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  • Computer-Aided Design | A new platform with Australia

    In September 2016, the signature of a Cooperation Agreement between the Australian Nuclear Science and Technology Organisation (ANSTO) and the ITER Organization [...]

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  • Ten years later | A prodigious adventure

    ITER began its existence as an aspiration in the early 1980s, as actors in the fusion community called for the joint machine that would demonstrate the feasibil [...]

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  • Image of the week | An impromptu visit

    Afteraddressing the UN Climate Change Conference on 15 November, French President Emmanuel Macron toured thecolourful COP23 exhibition zone. It was towards the [...]

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  • Cryoplant | How to install a compressor

    In order to properly install a helium compressor skid on its concrete pad, you need to start with a large push broom to sweep away the dust that inevitably accu [...]

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  • Magnetic system | Nine rings to fight the force

    Work on the pre-compression ringsof the ITER magnet system progresses in Europe, where work on a full-scale prototype is underway. These technically challenging [...]

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Of Interest

See archived articles

The Seismic Pit basemat is now complete

An important milestone in the project's schedule: the pouring, on 22 December, of the twenty-first and last concrete slab of the Seismic Pit Basemat. (Click to view larger version...)
An important milestone in the project's schedule: the pouring, on 22 December, of the twenty-first and last concrete slab of the Seismic Pit Basemat.
There is no traditional ceremony attached to the completion of the foundations for a future home as there is one, called a Topping Out, to celebrate the laying of a roof.

Had there been one, ITER, F4E and their contractor GTM could have raised a glass to an important milestone in the project's schedule: the pouring, on 22 December, of the twenty-first and last concrete slab of the Seismic Pit basemat.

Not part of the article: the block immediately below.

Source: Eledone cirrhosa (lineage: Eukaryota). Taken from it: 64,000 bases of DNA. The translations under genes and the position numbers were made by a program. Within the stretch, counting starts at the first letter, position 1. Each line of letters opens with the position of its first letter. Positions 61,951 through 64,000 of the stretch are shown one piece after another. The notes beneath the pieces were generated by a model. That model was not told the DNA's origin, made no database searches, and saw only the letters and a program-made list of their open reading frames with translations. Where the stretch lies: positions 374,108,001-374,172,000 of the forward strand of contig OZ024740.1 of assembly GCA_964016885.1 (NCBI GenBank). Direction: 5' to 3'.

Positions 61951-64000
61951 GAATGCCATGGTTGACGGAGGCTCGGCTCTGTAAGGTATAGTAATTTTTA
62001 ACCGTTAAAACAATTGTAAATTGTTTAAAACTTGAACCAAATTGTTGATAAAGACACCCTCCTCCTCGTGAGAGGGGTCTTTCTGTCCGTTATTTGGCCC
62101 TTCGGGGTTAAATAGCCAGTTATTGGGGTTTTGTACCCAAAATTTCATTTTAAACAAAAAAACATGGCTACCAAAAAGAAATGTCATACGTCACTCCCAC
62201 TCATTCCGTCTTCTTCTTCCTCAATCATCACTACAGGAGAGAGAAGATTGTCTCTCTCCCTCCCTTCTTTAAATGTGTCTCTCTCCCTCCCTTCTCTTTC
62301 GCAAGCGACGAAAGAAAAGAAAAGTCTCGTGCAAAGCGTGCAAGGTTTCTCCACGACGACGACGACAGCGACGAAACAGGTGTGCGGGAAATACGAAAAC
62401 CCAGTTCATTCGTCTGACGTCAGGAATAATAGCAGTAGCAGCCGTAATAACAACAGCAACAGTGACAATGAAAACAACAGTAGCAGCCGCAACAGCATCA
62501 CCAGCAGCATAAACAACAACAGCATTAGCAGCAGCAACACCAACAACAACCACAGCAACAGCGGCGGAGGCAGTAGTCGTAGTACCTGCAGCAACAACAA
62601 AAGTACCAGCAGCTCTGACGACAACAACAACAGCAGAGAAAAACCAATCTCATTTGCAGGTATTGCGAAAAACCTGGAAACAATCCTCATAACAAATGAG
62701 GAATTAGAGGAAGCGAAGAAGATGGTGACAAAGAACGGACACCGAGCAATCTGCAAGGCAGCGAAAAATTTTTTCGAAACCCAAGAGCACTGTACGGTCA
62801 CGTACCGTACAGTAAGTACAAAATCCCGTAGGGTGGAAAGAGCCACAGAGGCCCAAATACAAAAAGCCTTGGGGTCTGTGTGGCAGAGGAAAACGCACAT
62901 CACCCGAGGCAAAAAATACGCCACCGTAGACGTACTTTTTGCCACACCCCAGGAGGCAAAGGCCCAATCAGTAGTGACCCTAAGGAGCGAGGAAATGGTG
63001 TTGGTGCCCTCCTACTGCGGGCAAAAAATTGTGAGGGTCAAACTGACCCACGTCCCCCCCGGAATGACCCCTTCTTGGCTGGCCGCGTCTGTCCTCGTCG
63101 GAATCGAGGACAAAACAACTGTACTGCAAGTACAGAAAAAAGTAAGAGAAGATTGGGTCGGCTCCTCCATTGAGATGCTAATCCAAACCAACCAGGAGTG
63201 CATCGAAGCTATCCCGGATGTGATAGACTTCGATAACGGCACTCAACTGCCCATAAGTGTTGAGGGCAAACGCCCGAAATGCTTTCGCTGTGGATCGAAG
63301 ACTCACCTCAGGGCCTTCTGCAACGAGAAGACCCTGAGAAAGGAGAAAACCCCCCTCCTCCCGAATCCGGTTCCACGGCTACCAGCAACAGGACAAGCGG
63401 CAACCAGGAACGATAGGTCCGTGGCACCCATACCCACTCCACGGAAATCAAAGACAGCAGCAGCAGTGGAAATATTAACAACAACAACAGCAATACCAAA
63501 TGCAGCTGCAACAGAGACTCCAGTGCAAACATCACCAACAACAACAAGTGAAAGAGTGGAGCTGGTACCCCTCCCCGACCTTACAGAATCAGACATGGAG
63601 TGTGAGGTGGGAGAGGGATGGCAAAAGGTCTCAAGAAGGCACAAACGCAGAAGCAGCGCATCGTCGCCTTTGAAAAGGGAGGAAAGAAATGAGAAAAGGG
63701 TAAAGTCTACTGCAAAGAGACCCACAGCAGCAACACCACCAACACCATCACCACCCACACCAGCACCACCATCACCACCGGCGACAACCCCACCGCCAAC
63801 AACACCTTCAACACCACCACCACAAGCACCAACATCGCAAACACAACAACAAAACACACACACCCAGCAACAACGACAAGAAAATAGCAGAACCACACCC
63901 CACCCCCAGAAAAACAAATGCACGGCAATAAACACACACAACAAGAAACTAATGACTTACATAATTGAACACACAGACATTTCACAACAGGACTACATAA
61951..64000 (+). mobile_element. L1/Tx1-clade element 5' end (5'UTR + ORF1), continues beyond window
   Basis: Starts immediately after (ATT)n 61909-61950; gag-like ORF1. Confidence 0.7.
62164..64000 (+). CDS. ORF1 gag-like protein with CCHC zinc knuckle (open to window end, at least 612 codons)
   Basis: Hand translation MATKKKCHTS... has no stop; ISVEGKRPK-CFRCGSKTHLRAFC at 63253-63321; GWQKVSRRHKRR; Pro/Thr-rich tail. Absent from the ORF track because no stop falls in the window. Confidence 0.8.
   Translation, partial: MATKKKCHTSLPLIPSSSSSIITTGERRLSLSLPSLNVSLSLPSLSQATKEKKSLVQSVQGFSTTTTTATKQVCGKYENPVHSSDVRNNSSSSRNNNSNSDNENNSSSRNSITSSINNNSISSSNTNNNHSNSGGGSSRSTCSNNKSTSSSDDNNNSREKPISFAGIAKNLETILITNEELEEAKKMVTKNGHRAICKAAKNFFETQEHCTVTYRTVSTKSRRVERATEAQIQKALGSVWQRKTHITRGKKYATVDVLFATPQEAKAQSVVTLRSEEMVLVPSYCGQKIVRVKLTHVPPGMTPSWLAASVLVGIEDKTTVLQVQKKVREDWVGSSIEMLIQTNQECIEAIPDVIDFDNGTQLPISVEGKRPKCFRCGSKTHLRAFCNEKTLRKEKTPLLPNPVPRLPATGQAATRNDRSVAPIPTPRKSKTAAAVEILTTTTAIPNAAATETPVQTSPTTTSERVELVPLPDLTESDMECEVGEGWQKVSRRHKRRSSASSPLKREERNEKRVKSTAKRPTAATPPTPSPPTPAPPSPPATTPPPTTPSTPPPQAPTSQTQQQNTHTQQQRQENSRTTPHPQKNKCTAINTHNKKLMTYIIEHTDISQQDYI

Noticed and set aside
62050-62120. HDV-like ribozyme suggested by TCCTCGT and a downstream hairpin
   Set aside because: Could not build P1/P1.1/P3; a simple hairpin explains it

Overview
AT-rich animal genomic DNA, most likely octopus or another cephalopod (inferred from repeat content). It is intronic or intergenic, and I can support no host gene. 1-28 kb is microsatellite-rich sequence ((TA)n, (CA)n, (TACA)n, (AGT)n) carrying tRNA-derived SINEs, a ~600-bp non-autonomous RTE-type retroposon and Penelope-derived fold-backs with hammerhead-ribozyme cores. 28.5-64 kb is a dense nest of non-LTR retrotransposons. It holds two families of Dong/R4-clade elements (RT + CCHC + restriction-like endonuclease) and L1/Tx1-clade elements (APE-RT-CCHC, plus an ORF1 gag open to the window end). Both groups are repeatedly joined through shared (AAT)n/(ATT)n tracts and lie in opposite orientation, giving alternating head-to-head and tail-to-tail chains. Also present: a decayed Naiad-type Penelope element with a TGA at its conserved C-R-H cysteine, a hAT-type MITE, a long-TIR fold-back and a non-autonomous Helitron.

Work on this 1.5-metre-thick structure began before dawn on a warm August day six months ago. Since then, some 18,000 m³ of concrete have been poured over a dense array of steel rebar and stirrups—some 3,400 tonnes of metal in all.

In order to insure close-to-perfect homogeneity of the basemat, each slab had to be poured in one continuous operation lasting no more than an extended workday. Considering that the pumps could deliver an average of 100 m³ of concrete per hour, the 11,500 m² surface of basemat was broken down into 21 sections, each to be filled successively with 800 m³ of concrete.

In order to ensure ''close to perfect'' homogeneity, each slab had to be poured in one continuous operation lasting no more than an extended workday. (Click to view larger version...)
In order to ensure ''close to perfect'' homogeneity, each slab had to be poured in one continuous operation lasting no more than an extended workday.
This slab-by-slab technique also reduced the forces exerted by concrete "shrinkage" on the steel rebar.

The Seismic Pit basemat was designed to be extremely strong. It supports the anti-seismic pillars and bearings upon which the Tokamak Complex basemat will rest, and will ultimately bear the 360,000 tonnes of the Tokamak Complex.

A central area of the basemat—approximately 80 m²—was reinforced to bear the weight of the mammoth central column assembly tool that will operate during the machine assembly phase on the Tokamak Complex basemat. This extra strength was achieved through an increased density of stirrups.

Upon the now-finalized basemat, 159 seismic bearings (out of a total of 493) remain to be installed over the next two months. Twenty percent of the retaining walls have been completed and two parallel operations will commence this spring: a much smaller (5,500 m²) and relatively shallow excavation for the Assembly Building basemat and, prior to rebar reinforcement, horizontal wooden formwork and scaffolding for the next basemat that will be poured: the Tokamak Complex basemat.


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